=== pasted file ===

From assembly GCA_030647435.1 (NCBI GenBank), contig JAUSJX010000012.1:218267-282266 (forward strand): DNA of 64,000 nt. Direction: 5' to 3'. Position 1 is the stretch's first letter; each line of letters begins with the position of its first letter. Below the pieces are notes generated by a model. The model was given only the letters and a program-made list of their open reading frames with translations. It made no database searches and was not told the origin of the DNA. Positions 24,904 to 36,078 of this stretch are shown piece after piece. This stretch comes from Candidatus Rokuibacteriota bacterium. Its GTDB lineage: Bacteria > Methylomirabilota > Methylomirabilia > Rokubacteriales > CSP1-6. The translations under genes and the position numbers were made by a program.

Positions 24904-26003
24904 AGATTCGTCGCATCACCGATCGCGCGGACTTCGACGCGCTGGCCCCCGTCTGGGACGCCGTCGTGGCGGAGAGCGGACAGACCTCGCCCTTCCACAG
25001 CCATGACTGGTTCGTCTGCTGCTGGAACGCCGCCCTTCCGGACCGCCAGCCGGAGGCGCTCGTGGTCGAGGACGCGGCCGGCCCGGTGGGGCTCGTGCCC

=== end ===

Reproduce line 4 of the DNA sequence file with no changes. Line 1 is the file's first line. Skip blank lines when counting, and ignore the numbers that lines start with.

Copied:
25001 CCATGACTGGTTCGTCTGCTGCTGGAACGCCGCCCTTCCGGACCGCCAGCCGGAGGCGCTCGTGGTCGAGGACGCGGCCGGCCCGGTGGGGCTCGTGCCC